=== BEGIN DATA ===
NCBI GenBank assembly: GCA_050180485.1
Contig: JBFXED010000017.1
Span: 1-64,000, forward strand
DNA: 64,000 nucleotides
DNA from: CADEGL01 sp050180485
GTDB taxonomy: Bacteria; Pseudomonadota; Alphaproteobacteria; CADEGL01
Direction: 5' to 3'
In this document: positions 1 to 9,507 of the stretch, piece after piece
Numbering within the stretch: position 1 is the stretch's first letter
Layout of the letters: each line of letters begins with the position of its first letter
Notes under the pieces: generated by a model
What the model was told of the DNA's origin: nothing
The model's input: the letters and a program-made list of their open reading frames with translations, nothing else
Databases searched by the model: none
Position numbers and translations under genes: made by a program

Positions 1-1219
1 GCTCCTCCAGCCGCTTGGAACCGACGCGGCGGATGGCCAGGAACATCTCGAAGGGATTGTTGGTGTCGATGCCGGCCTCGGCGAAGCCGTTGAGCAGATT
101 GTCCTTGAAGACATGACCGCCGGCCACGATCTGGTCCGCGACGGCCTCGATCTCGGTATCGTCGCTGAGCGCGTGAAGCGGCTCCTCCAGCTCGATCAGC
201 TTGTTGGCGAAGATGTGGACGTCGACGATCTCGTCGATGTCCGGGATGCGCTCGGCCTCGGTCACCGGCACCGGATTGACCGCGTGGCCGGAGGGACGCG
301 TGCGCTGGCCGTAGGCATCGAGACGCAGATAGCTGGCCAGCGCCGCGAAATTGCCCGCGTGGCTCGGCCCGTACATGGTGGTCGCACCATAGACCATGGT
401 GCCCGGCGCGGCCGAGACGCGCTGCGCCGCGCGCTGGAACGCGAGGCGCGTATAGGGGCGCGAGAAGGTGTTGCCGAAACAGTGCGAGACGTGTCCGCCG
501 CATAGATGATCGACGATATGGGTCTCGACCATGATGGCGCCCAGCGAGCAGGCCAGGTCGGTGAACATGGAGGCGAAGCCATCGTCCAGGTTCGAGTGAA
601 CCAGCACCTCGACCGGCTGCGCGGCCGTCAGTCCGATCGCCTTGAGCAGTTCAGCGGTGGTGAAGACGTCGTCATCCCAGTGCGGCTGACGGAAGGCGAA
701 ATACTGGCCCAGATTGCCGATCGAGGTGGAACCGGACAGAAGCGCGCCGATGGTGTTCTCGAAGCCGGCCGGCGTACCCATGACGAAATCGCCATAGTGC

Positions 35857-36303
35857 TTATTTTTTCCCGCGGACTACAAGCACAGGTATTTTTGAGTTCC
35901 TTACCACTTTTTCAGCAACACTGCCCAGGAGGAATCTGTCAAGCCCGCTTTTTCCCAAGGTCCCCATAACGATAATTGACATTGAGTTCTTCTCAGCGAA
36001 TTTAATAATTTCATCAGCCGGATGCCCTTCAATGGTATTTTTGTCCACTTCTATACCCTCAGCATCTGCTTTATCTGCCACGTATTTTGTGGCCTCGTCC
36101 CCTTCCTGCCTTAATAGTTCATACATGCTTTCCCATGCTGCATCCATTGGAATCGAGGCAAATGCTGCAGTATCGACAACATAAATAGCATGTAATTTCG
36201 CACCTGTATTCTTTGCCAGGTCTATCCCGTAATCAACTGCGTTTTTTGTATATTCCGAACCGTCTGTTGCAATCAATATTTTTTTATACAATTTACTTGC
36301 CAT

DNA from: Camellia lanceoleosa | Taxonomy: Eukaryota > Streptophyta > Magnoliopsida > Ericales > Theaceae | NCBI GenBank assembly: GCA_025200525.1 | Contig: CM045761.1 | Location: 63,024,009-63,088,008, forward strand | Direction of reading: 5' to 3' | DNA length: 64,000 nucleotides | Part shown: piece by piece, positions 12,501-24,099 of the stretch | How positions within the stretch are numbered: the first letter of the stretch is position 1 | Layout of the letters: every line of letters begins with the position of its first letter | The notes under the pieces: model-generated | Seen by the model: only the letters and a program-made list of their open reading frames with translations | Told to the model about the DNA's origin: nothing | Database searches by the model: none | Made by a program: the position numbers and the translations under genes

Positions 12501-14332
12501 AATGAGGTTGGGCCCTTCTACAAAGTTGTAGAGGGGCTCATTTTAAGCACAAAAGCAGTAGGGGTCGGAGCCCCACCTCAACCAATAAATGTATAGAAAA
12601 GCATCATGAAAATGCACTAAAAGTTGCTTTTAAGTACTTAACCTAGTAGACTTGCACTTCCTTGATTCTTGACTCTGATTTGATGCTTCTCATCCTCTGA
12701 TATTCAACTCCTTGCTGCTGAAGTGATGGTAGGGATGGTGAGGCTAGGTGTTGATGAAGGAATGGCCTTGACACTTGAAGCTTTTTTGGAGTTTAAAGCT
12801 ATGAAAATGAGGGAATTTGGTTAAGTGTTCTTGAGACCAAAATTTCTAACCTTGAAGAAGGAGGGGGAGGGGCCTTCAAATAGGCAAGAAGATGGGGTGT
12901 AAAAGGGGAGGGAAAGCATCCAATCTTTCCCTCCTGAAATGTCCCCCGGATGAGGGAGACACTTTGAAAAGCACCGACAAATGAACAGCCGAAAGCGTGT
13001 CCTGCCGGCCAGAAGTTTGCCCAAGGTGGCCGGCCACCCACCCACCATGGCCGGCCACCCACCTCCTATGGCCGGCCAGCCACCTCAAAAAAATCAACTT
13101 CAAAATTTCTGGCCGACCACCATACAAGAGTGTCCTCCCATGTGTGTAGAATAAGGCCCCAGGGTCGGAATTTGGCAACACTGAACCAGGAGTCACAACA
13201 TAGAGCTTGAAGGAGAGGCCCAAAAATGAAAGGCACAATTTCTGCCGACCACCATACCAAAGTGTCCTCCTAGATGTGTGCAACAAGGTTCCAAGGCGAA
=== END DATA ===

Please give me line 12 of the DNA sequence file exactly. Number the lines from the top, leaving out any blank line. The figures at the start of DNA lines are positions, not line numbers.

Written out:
What the model was told of the DNA's origin: nothing